Understanding IRR, Cash Yield, and Equity Multiple

    These are three commonly used metrics to calculate the real estate investment returns. Find out their differences and determine which to use to evaluate your investments!

    Understanding IRR, Cash Yield, and Equity Multiple

    For real estate investors, syndicators and others involved in the field, investment terminology can appear to be an alphabet soup of mysterious acronyms. There are three in particular that are related to the return on real estate investments, and each has its own unique meaning and purpose. They are Cash Yield (also known as the Cash-on-Cash Return), Internal Rate of Return, and Equity Multiple. Read on to learn their differences and how they could help you when exploring real estate investments.

    Internal Rate Return

    One of the most common metrics used to gauge investment performance is the Internal Rate of Return (IRR). This is one of the first performance indicators you are likely to encounter when browsing real estate opportunities. The IRR is defined as the discount rate at which the net present value of a set of cash flows (i.e., the initial investment, expressed negatively, and the returns, expressed positively) equals zero.

    In simpler terms, IRR is the annual rate of growth on your capital that a real estate investment opportunity is expected to generate over its life. Keys to understanding IRR analysis is realising that timing plays an important role. Both the duration of the investment period and the timing of cash distributions paid to investors have a substantial influence on the IRR value.

    Typically, the higher the projected IRR of an investment opportunity, the higher the level of risk involved. Real estate investment can be classified into different risk classes based on their projected IRR. Though there is no concrete definition for the IRR values associated with each risk class, investment analyst associate IRR values with the following risk classes.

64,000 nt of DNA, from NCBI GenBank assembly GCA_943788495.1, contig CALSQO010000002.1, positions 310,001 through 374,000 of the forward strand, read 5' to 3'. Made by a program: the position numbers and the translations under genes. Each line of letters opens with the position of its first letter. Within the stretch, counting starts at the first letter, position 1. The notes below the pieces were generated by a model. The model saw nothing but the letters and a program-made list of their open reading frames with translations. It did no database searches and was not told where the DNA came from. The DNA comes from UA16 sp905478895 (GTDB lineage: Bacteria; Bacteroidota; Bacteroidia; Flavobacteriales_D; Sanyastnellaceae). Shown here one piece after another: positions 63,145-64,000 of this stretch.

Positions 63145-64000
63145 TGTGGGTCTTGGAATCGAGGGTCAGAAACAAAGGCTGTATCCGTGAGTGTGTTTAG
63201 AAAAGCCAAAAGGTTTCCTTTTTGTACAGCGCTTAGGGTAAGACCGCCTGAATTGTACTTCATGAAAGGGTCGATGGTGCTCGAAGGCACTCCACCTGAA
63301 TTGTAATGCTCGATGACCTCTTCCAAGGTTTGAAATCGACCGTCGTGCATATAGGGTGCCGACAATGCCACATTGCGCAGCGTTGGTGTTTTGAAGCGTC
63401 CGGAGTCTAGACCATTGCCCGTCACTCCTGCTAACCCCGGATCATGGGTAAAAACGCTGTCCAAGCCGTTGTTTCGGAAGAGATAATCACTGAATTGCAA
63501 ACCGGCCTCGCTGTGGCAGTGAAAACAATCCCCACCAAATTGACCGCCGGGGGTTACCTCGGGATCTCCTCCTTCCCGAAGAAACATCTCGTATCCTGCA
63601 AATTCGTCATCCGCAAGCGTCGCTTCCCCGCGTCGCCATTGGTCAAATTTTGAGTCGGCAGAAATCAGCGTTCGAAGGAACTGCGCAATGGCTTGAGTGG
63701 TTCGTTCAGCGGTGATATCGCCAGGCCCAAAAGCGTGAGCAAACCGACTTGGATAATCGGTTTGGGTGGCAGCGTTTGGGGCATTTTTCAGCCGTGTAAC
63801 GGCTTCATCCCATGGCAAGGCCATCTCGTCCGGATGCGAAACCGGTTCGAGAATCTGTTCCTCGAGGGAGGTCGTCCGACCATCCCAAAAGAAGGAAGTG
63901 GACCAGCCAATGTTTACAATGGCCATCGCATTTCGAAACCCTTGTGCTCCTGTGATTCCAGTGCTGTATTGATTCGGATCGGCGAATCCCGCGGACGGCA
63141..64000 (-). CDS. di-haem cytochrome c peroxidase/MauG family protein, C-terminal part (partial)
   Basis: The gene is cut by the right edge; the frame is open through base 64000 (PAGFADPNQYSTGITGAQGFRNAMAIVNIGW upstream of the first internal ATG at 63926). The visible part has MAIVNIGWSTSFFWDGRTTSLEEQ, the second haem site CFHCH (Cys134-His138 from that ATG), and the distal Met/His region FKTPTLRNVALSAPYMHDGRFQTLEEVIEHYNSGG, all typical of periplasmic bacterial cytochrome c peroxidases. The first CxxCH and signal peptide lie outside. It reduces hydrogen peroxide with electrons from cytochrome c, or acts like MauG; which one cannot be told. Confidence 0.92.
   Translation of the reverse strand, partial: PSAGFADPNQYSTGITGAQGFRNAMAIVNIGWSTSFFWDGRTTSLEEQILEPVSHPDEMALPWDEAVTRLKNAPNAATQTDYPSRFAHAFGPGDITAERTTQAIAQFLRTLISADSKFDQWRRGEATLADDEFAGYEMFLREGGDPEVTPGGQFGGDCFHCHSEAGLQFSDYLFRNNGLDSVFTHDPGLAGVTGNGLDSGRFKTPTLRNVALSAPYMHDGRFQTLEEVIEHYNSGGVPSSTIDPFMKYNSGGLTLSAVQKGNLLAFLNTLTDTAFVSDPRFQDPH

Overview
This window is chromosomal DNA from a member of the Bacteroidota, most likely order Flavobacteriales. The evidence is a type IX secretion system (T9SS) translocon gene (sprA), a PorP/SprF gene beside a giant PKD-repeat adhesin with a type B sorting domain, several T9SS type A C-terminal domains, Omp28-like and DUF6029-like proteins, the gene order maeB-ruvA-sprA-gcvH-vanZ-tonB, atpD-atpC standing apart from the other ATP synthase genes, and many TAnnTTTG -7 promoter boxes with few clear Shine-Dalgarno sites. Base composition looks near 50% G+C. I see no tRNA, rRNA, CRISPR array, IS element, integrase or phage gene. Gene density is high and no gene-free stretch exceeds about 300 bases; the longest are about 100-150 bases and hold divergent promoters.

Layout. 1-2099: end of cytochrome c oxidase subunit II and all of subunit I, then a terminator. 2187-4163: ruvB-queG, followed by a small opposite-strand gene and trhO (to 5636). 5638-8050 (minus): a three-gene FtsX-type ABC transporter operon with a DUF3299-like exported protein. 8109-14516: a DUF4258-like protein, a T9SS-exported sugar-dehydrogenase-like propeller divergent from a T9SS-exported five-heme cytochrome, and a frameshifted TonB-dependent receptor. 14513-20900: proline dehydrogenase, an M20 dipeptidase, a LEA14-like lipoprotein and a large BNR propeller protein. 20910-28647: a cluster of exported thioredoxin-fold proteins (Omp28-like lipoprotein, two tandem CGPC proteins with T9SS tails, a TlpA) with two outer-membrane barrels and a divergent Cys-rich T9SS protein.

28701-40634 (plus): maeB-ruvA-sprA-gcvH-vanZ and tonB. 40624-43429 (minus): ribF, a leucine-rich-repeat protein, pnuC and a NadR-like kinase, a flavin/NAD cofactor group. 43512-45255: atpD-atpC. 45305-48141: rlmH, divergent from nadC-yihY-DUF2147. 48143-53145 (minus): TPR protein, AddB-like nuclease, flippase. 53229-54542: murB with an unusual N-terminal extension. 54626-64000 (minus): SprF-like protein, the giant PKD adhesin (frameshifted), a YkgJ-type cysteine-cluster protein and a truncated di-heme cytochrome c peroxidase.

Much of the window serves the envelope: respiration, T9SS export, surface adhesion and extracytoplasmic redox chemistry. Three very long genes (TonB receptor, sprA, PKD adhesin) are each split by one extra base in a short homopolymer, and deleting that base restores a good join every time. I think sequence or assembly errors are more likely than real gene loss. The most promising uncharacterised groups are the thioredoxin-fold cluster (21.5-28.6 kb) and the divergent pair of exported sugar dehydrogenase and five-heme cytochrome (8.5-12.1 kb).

Internal Rate of Return Range

    Read also: DollarsAndSense - Core, Value-Add & Opportunistic Investment: How Different Property Investment Strategies Determine The Ideal Properties To Invest In

    Read also: What is Compound Annual Growth Rate (CAGR)?

    Cash Yield

    Cash Yield is the simplest way to evaluate the performance of a real estate investment. It utilises a formula to calculate the return on investment by taking the property’s or investment opportunity annual net cash flow and dividing it by the investment’s downpayment; this is expressed as a percentage.

    The Cash Yield is a useful metric for investors to compare the returns of different investment opportunities, as it allows them to evaluate the annual cash flow generated by an investment relative to the amount of cash invested.

    Suppose that you bought a property and your net cash flow was $5,000, and the cash invested in your property was $50,000. In that example, your Cash Yield would be 10% ($5,000/$50,000). The down payment would usually be the net property investment,  which is the property’s cost minus the amount you borrowed. One important detail to keep in mind is that Cash Yield does not include the property’s appreciation or any principal debt payments. Appreciation is only taken into consideration when it is realised after the property is sold. It also does not include principal debt payments.